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Madison Fairview Cemetery


This architect lived long enough to witness the power of the internet in pulling his early Modern designs from obscurity to renewed acclaim.     

Kenneth E. Johnson, Architect and Engineer, passed away on March 18 at his home.   After a 45-year practice as an architect in Atlanta, he and his wife Sylvia moved to Madison, GA, in 2004, where he restored and  lived contentedly in a Georgian-style cottage in the Historic District.  But his Modern design roots went deep, and he was pleased that his favorite designs survive.  These evoked his admiration of Frank Lloyd Wright’s principle of bringing Nature indoors, and include the Morrison-Coghlin residence in Buckhead, the C&S bank (Bank of America) on Roswell Rd., and the Central Congregational Church on Briarcliff Rd.  The demolition of his C&S bank on Moreland Avenue in 2011 occurred despite the advocacy of the Atlanta Preservation Center, as well as DOCOMOMO, whose members pursue the documentation and conservation of the Modern Movement in architecture and design.  The Georgia chapter’s website features a retrospective of his architecture ( 


His buoyant energy and optimism were always rewarded.  After volunteering for vocational training at Orlando High School to help the war effort in the 1940’s, he worked in the drafting room of Babcock Aircraft Company.  He enlisted in the Navy and was sent to Georgia Tech to study engineering.  Following active duty, he returned to Tech and received his degree in Mechanical Engineering in 1948.  He worked for a variety of firms as a licensed mechanical engineer, including Robert and Company and Toombs, Amisano & Wells, while going to night school at Tech’s College of Architecture.  He became a licensed architect in December 1955, and opened his private practice three weeks later.  He was 31 years old.  With a young family, he  was quick to accept his first commission.  A co-worker asked him to design a Modern house.  He was featured in Atlanta Magazine as “Young Man on the Go”, and his renovated bungalow in Home Park near Tech was  the first passive solar residence in Georgia.  He wrapped up his design career as chief designer for Johnson, Smith, Reagan, architects for the Ferst Center for the Arts and the Student Galleria at Georgia Tech.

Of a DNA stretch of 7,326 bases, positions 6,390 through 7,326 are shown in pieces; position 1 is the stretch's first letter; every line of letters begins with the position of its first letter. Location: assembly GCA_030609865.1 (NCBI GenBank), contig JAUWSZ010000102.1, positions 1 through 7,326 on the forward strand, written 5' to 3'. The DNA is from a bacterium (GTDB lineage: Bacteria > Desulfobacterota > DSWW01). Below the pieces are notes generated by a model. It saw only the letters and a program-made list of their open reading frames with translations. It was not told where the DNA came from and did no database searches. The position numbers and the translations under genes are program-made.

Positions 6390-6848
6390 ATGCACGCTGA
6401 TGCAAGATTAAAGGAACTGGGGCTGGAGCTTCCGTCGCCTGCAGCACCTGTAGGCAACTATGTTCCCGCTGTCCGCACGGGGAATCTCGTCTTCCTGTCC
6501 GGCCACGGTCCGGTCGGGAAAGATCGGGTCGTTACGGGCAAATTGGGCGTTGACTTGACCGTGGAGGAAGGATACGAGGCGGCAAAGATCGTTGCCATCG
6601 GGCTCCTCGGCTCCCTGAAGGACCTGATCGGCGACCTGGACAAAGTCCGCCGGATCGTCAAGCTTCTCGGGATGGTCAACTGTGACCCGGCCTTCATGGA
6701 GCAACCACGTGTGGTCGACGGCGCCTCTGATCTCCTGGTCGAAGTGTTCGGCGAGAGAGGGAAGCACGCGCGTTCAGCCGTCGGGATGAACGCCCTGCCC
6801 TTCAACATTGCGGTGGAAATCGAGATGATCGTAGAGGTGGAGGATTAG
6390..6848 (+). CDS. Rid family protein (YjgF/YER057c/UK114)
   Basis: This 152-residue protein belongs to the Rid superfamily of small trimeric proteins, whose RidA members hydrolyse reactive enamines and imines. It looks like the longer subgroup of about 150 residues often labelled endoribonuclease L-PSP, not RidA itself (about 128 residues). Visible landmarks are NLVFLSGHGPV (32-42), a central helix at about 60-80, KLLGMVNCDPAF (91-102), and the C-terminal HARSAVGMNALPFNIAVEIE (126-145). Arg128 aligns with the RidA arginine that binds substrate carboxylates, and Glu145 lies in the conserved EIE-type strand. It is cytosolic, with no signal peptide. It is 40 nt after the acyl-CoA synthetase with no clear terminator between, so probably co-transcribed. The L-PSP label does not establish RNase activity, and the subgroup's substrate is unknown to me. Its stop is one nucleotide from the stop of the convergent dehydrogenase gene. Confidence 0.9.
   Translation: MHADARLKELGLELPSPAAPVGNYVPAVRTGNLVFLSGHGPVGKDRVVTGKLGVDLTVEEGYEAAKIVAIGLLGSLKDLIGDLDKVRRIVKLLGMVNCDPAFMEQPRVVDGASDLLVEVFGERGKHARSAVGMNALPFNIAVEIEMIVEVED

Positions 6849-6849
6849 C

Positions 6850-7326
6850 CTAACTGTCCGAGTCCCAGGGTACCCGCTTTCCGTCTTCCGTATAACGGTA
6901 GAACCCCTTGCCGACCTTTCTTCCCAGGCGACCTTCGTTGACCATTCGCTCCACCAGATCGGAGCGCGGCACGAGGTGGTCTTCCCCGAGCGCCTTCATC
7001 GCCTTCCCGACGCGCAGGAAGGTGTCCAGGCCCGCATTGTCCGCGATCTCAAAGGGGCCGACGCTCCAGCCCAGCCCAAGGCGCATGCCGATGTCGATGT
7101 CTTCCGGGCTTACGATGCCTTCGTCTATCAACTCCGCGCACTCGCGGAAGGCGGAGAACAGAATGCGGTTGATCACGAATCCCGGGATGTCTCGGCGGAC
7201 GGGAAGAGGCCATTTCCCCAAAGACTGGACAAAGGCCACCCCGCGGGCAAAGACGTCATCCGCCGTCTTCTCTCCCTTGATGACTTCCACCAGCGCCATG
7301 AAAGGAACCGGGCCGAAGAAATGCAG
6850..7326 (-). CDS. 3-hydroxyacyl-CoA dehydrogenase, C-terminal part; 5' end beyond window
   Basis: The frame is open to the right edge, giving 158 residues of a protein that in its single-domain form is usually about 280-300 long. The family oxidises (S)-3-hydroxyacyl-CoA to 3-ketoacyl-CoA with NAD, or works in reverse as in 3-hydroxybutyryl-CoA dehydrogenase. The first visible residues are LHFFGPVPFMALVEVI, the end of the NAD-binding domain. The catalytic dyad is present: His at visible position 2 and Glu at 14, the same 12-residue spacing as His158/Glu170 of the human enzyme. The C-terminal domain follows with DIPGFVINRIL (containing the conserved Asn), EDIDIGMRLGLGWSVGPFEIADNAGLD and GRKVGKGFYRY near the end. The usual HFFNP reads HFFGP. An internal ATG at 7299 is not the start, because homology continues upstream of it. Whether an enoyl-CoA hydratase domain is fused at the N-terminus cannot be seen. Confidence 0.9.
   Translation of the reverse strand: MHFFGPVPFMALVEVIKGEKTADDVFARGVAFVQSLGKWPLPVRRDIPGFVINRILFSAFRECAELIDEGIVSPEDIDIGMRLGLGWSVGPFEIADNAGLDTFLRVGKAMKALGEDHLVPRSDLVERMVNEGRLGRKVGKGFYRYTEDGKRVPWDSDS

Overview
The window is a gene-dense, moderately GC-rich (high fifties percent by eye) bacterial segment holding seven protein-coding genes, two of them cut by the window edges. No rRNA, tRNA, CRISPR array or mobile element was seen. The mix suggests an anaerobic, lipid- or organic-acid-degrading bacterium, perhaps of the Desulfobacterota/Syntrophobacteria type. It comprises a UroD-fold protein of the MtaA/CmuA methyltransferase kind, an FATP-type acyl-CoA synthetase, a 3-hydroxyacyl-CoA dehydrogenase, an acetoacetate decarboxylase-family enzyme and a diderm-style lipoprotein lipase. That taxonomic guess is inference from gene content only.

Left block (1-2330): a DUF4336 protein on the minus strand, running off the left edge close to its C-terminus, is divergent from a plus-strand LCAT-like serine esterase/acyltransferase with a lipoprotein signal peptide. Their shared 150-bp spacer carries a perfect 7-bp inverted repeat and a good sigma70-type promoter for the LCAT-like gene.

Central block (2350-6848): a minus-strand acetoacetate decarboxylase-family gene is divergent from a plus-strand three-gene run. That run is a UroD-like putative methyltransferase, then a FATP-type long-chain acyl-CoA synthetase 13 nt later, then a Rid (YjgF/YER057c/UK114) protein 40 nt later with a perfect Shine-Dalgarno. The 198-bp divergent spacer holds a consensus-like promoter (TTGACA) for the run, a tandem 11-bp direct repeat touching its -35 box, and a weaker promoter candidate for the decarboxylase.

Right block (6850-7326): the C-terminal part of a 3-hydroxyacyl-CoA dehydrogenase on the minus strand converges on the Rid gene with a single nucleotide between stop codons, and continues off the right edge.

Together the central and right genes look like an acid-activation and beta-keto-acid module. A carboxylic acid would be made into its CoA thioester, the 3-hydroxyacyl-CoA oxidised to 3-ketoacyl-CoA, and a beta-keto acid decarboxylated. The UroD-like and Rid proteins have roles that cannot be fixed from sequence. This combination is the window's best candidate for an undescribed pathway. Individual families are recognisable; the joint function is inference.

His quick humor could be counted on, even as he spent the last 18 years with chronic pain.  He courageously chose mental acuity over medication, thus many designs issued from his pen on a daily basis.  He always considered himself fortunate to share a 70 year friendship with the late Edward Allman, who partnered with him in a design business, The Alljohn Company, while they were students at Georgia Tech.  They shared the best off-campus digs available…the dirt floor basement of a shoe shop at 10th and Peachtree.  He and Ed “mooched” through Georgia on weekends, with the objective of not spending the dollar each tucked into his shoe.  Their travels can be verified in the pictorial history of Union County, with two young unidentified sailors visiting Blairsville in the ‘40s.   He was a founding member of the Cherokee Town Club in an era when business meetings had few choice venues. He co-founded the Passive Solar Society of Georgia, and was an early advocate for gray water use. 


He is survived by his wife, Sylvia Bryant Johnson; his daughters from a previous marriage, Scott Johnson (Jack Meadows) of Atlanta and Clare Johnson McFadden (Andrew) of Athens; four granddaughters, Katherine Sudberry, Julia Bellamy, Margaret Bellamy and Erin Setzer; and four great-grandchildren, Kenneth Lewis, Alexandra Dudley, Trevor Dudley, and Reece Sudberry.  He was preceded in death by members of a close and loving family, who made the trek from Hibbing, MN, to Orlando, FL, in 1937: parents Elvin and Sadie Johnson, who taught him how to build houses; sisters Lorraine Denton and Ella Trapnell, and brother and best friend, Richard C. Johnson, professor emeritus at Georgia Tech.  Other valued friends include Margaret Campbell Johnson, Sue Johnson, Willie Suggs and wonderful neighbors,  Betty and the late Tom Garrison. His siblings  blessed him with a retinue of close step children and grandchildren, and three nieces, Sandra Holmes, Diana Roman and Karen Shoffner. 


Ken’s best quip in recent months was “The only trouble with life is that it doesn’t end very well.”   His cherished wife and Gentiva Hospice’s attentive  staff  proved him wrong, as he died peacefully in his sleep at home.  Ken and his buddy Ed are buried a thousand miles apart, each with a dollar in his shoe.  A memorial service will be held later.  In lieu of flowers, the family suggests donations to DOCOMOMO US, Georgia Chapter, at Box #241, 931 Monroe Drive, Suite 102,  Atlanta, GA 30308.


Arrangements were handled by the Memorial Society of Georgia and Bridges Funeral Home of Athens.

From: The Atlanta Constitution  March 23, 2014 

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